The NFL and the New England Patriots have lost a lot with the retirement of Robert James Gronkowski. 'Gronk' was not only the greatest tight end of his generation and one of the most unstoppable, unplayable, un-markable players in sports, he was the league's greatest entertainer.
He was the greatest personality the league had in its arsenal, perhaps even ever had - or, in the parlance of our times (yes, a 'Big Lebowski' reference is very on-brand for Gronk, why do you ask?) the GPOAT.
In essence (and again, in the parlance of our times - because that's how the bit works in the film: repetition) he was 'a lot', but loveably so, even if his sheer indomitable spirit and power were one of the three principal reasons for the Patriots near-unending dominance over the past decade.
What makes this 'a lot'-ness even more impressive is that thanks to the demands of the position and a severe predisposition to injury, it was consigned to just nine years of action.
And it's not like Bill Belichick and co. were unaware of the issues plaguing the Arizona Wildcats Junior at the time of the 2010 Draft - he'd missed almost all of his third year through back problems, an ailment that has ultimately pushed this premature departure from the sport. They were just savvy enough to realise that his talent could overcome it.
It was Live Fast Die Young-ian and it paid off. All of which brings to mind two prominent Brazilian faces from the turn of this century: Ronaldo Luis Nazario de Lima and Ronaldo de Assis Moreira. Or, in the parlance of our ti- well, actually no, just the parlance of Brazil: Ronaldo and Ronaldinho (Little Ronaldo).
That distinction in their names was not just a word count filler. It was important because it sets apart not just the differences between the two, but directly outlines the different attributes that Gronk shares with them.
And, if you were paying attention, these are evident.
Perhaps the greatest weapon Gronkowski possessed was his ability to stay calm and perform at the highest level when the stakes were at their highest. Actually, 'stay calm' is an insult. The 29-year-old didn't just 'stay calm' and maintain his composure, he rose to another level.
In his pomp - and even not - you could throw almost everything you had at him as a defence - double coverage, triple coverage, a truck - and it wouldn't matter. He would find a way to get through/around/over it anyway.
With the second most goals ever at the World Cup, I think O Fenomeno can relate to that. And how about an unwanted predilection for serious injury?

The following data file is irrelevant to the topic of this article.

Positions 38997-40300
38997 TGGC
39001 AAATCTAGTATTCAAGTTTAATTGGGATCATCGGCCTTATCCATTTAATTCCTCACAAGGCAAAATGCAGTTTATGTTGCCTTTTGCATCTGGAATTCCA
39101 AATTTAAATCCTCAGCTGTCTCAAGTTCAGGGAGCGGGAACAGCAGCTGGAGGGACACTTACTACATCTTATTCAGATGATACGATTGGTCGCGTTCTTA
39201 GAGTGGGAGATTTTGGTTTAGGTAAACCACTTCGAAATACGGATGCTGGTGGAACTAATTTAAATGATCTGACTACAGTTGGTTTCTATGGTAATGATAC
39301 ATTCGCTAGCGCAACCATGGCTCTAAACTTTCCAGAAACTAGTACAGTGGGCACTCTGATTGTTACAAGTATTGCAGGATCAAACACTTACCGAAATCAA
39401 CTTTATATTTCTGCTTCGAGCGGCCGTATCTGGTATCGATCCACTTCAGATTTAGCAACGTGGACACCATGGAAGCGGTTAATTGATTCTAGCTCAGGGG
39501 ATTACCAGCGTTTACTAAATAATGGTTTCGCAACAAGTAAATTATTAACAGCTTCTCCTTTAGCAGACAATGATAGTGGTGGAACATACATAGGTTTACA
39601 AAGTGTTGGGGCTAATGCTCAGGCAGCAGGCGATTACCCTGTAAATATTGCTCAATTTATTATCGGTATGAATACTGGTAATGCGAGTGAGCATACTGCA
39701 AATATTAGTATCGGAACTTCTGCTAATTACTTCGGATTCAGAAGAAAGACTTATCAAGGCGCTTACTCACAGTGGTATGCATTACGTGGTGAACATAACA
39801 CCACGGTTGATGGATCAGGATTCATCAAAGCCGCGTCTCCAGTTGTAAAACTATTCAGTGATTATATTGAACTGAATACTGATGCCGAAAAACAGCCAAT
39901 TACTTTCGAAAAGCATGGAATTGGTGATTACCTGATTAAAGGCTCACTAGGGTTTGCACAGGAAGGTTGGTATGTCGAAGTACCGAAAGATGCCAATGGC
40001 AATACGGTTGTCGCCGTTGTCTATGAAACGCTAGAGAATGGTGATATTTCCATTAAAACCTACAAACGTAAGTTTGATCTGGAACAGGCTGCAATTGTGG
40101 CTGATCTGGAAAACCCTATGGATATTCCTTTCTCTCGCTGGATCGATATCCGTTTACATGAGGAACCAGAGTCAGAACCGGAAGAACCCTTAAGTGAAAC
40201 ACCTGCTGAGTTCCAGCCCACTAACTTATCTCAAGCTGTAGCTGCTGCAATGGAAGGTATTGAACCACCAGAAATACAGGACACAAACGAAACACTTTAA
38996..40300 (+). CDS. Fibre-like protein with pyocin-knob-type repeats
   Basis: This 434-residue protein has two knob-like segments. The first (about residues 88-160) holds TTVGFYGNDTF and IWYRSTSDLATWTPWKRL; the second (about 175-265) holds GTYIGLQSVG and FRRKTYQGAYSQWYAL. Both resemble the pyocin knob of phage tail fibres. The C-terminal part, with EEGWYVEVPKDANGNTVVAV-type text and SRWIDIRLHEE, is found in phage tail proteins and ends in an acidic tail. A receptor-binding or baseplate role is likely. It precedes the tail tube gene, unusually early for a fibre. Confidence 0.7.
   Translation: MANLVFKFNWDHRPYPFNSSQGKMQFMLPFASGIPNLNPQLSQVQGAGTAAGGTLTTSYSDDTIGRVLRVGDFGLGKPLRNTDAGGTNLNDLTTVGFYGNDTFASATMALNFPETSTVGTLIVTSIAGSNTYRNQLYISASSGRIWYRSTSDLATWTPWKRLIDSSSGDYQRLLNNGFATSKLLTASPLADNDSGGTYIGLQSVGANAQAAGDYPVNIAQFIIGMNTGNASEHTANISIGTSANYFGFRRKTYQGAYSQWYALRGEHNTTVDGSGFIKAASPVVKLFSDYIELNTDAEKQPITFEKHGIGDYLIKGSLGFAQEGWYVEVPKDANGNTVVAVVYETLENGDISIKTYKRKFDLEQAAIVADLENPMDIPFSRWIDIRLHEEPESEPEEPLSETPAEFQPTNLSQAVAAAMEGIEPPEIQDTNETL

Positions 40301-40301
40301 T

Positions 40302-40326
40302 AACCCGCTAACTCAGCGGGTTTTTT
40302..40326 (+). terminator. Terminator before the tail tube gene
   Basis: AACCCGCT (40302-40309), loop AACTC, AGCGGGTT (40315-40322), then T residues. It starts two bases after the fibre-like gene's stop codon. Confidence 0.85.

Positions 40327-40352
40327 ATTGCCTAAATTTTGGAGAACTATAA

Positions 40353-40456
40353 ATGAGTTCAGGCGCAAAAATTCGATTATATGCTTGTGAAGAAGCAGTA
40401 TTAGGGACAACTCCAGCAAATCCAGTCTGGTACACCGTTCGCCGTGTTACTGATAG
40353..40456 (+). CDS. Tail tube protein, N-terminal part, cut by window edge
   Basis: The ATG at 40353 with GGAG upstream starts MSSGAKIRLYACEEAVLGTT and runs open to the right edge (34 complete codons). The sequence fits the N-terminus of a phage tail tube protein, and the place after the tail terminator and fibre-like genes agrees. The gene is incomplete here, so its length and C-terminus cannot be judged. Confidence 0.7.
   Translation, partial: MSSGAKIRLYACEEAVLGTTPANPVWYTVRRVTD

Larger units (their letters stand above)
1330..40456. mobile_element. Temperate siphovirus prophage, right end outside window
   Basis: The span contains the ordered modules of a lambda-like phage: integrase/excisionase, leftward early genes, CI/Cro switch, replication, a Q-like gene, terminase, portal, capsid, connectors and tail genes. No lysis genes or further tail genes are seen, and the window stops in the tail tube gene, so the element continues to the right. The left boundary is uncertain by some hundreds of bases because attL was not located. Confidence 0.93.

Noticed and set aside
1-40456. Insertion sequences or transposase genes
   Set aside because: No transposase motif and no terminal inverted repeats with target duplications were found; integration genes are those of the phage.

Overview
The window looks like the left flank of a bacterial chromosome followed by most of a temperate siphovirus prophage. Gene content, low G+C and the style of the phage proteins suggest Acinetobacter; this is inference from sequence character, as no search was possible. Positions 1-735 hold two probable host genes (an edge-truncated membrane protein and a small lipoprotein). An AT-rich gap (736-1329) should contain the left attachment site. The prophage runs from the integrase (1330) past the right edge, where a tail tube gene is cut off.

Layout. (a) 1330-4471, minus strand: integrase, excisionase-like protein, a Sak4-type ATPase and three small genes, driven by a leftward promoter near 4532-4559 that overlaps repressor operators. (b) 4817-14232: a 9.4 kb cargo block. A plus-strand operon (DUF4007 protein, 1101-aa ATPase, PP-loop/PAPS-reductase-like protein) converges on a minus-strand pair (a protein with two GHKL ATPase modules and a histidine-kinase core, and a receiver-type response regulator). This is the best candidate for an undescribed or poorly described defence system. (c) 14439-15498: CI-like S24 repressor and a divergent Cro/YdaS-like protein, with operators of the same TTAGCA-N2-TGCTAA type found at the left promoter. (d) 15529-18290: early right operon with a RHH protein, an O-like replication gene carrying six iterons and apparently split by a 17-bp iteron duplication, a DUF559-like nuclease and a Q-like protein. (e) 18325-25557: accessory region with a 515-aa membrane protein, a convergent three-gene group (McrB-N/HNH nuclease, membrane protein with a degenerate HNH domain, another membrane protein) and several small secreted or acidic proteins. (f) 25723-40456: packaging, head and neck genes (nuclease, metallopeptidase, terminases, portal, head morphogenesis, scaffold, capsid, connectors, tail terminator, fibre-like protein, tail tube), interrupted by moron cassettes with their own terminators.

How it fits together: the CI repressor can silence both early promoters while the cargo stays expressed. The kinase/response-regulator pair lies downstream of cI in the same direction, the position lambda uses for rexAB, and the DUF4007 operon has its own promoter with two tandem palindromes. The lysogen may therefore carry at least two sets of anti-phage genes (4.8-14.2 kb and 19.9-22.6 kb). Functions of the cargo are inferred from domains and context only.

That, of course, is the fable that these two great men elicit. Sometimes you can be too good, too athletic, burn too brightly. Of course, the NFL star's first back issue occurred before he had even entered into the league, whilst Ronaldo's first serious knee issue came in 1999, six years into his professional career.
But both issues pre-dated their rise and it was their inordinate talent that eventually told. Thanks to a condition called trochlear dysplasia, Ronaldo's knees were always less stable than normal, but this would not have been too great a factor had he not been the most explosive player of his generation in his early days at PSV Eindhoven, Inter and Barcelona.
Similarly, it is inconceivable to think that Gronk would retire just nine years into his professional career were he not so damn good and therefore such a lightning rod for the kind of hits players shouldn't come back from.
So, clutch - check. Injury issues - check. That's Rob Gronkowski. But what about showmanship? Unbridled personality, on and off the field? That's where Gronk comes in, and where, in turn, Ronaldinho does too.
Few players have dazzled us so delightfully in football than the wondrous former Barca man. But even less have done so with a near-constant smile plastered across their face. Don't get it twisted, both were formidable professionals, but they rarely let the moment eclipse what they deemed their primary role on the field to be - to entertain.
The Patriots have always been the defence-first destroyers of the league. They've been the do-your-job party poopers. The win-at-all-cost dynasty. Essentially, the complete antithesis to the M.O of the Selecao.
But, in Gronk, they had a morsel of redemption from this narrative arc. He was the light, smiling, bubbly, stirringly showy saviour that kept them from complete and utter contempt. With his departure, the dark side has won. They have lost their honorary Brazilian.